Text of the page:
I don’t discuss any issues with agencies or CAT rool developers so I haven*t had your experience there. I use a CAT tool only for myself.

    I really don’t understand what you are saying about PDFs. If I get a text in a Word file, I preserve the formatting in Word. If I get a PDF, I use OCR but *not* to copy the formatting. I just OCR the PDF file without formatting and clean it up as a simple text file. I may change the font or basic paragraph formatting. I suppose you mean by ‘OCR-like formatting’ that you try to OCR the formatting, which results in many different font sizes and paragraphs. Well, don’t! In the days when I did more certificates, which have complex formatting, if I used OCR at all, it was only to import the text. There’s a lot of formatting work to be done there, but not for my usual legal translations.

    I agree that repetition is not a big help in legal translation. For example, many German contracts and English contracts have a clause about supervening illegality: if one clause turns out to be invalid, this is not to make the whole contract invalid. One would expect that clause to be phrased similarly in different contracts, but it never is – the wording is always different, so I just translate freely, keeping close to the German original. As Percy Balemans writes, repetition is helpful when one client sends an amended version, or in my case, if I am working for one firm, its clauses may be similar.

    If you prefer to work in a word processor, of course you can use search-and-replace, for example, to replace a German abbreviation by the name of the statute in English. You don’t need to see source and target texts for that. But if on reading through the exported document I want to change or revise, then returning to the bilingual display in TRANSIT is the ideal context.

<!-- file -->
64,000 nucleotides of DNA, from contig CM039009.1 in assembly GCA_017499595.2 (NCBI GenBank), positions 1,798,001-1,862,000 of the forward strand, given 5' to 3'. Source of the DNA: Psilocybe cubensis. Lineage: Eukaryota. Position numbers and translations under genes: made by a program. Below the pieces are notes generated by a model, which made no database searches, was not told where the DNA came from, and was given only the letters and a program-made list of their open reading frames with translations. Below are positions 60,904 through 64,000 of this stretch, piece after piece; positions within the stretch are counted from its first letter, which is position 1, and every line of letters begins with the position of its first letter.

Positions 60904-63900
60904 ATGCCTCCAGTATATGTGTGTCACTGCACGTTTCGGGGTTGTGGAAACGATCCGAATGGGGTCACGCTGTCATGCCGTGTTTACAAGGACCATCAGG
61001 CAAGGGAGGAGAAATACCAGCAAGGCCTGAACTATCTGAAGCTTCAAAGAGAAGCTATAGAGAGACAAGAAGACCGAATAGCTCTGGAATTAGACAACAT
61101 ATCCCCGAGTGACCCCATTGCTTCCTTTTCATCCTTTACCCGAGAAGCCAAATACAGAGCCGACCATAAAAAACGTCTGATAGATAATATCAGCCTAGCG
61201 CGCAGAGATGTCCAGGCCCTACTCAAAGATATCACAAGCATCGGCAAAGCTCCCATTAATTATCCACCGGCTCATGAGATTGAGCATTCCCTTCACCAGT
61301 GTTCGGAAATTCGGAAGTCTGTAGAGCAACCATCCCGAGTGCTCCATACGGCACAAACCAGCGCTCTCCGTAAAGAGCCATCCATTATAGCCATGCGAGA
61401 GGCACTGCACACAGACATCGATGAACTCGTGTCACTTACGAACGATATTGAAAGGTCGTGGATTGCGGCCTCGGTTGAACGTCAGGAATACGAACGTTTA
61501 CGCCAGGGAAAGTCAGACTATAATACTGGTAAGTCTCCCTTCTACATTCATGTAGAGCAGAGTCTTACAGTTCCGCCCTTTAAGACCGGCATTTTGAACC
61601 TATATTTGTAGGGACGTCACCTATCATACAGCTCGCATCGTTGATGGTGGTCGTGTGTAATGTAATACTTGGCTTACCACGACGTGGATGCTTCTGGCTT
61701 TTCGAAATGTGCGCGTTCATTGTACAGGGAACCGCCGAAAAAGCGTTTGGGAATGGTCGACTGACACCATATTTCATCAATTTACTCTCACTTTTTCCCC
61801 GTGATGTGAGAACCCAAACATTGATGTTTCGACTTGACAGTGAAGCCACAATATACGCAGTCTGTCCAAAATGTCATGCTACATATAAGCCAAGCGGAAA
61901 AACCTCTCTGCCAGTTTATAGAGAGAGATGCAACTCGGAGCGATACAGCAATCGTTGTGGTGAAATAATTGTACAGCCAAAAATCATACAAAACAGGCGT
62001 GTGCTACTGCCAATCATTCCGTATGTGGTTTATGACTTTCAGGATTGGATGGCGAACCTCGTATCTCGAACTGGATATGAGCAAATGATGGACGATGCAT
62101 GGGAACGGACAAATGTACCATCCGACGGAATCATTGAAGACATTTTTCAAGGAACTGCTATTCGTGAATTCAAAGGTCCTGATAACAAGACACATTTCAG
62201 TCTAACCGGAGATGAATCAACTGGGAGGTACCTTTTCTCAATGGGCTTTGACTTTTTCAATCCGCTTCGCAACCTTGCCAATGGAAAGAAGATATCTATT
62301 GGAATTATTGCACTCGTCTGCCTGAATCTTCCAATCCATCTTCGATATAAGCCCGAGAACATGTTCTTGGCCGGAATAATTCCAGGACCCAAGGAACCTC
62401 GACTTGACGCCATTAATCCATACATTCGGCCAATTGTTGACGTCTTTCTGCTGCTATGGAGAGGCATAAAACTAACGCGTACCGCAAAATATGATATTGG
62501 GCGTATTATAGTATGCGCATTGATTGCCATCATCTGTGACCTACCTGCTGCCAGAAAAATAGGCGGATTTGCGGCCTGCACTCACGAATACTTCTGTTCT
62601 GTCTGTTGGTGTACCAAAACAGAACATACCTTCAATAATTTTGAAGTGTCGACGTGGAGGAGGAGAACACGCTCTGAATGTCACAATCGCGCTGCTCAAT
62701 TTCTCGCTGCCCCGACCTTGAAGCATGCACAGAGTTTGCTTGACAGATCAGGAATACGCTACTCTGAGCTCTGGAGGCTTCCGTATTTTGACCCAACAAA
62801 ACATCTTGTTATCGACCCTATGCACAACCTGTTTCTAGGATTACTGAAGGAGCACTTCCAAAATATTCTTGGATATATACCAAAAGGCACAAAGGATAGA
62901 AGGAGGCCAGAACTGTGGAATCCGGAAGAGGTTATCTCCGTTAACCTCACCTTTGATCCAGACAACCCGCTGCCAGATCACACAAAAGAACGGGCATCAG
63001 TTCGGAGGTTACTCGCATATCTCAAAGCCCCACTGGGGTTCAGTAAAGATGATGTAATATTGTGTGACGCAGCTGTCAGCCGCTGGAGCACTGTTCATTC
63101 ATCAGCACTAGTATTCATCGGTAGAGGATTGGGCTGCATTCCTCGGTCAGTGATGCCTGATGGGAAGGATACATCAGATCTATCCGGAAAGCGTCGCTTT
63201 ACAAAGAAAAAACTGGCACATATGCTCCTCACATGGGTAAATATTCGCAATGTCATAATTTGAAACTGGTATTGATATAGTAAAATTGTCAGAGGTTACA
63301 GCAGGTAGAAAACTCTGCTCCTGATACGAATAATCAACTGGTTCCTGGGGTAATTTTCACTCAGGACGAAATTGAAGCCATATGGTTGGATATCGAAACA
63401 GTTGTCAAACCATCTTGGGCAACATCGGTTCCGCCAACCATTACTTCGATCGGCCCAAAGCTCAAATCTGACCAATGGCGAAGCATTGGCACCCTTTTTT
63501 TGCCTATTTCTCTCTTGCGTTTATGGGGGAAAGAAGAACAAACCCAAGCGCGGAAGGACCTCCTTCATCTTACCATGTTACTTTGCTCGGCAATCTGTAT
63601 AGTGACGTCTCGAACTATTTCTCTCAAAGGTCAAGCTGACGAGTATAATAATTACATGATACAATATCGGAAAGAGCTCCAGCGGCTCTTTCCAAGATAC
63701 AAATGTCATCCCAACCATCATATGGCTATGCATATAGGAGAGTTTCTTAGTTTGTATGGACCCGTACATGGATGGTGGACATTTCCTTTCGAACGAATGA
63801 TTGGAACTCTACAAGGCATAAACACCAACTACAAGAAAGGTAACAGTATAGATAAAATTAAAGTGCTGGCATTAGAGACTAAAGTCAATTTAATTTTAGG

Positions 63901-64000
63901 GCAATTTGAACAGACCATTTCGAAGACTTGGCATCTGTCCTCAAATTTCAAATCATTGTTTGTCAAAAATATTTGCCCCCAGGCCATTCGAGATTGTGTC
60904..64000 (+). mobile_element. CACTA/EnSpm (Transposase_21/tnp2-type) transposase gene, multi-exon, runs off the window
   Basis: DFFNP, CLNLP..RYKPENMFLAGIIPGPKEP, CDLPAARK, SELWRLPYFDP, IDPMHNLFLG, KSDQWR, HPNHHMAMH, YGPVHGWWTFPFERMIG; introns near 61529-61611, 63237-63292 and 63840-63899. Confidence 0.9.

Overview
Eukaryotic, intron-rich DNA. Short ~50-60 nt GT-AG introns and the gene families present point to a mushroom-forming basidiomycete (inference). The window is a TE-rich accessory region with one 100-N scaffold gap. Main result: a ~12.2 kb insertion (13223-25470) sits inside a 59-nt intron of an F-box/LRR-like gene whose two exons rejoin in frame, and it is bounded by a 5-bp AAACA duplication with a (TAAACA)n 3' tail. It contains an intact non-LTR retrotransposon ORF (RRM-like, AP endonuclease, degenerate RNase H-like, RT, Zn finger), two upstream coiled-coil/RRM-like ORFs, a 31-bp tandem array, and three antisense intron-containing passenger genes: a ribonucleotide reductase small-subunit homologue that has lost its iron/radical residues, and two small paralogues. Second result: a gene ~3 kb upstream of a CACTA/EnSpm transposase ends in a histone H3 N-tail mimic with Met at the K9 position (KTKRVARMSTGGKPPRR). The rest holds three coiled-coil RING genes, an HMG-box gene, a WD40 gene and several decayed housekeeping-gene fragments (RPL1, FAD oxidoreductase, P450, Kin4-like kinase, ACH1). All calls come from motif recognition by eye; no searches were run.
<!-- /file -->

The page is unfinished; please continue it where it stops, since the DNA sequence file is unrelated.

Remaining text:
• Of course, we can disagree.

      Re: OCR/PDF: I mean just what you describe. Cleaning up the formatting that results from an OCR is a nightmare, which also is a cause of legacy formatting issues in Word documents. The problem is the formatting code, which of course we don’t see, can get all jumbled, and this is not fixable. One has to copy the text from the OCR, paste it into another document stripped of all formatting, and reformat from scratch. This can be a time-consuming task, depending on the length of the document and the complexity of the formatting (lists inside lists with words and numbers, four or five levels of headings, etc.). Generally, turnaround times don’t account for this. Translating outside a CAT tool reduces the time and effort considerably; I simply format (using style sheets) as I translate.

  3. Maybe you have to supply documents with more complex formatting than I do. I use an old version of Abbyy FineReader (11) and set it to ‘Text only’. Very rarely is there a problem with the kind of texts I do, The only big problem I have is if a client wants a contract to be in two columns, with the English on the right, and I mess up the automatic numbering. But that’s just me. I have taken to asking clients to do the two-column format themselves, and I just supply one column. After all, it’s the translation they want.

    • I do have some projects with complicated formatting.

      As it happens, I know how to use lists in so-called bilingual translations: the trick is to use style sheets in Word. You need to duplicate each style, one for the SL, one for the TT — create one list template and duplicate it for the other language, and you’re good to go. Just make sure you have content (i.e., words) where you need them before you apply the list for the first time.

  4. Normally I am given a grid to enter things into, but I sometimes have problems with the automatic numbering, which has to be set to start again in the right-hand column. I don’t know why – it may be because I use an older Word verison. Anyway, I hate Word almost as much as you hate CAT tools.
    As for the complex formatting, since you don’t want to use CAT tools, you obviously don’t have to. If I have very complex formatting *and* a significant amount of text in between, I do have to apply the formatting myself before using the CAT tool. My decision if I want the text to go into the memory.

  5. Well, I believe CAT tools are useful in nearly every field. If we create good termbases and translation memories, they will certainly save us time in the long run. Not only search time, but even typing time, for those who don’t use Dragon speech or similar solutions.

    I do encourage translators to learn how to use CAT tools and learn how to create and organize termbases and translation memories. They make a big difference in the long run.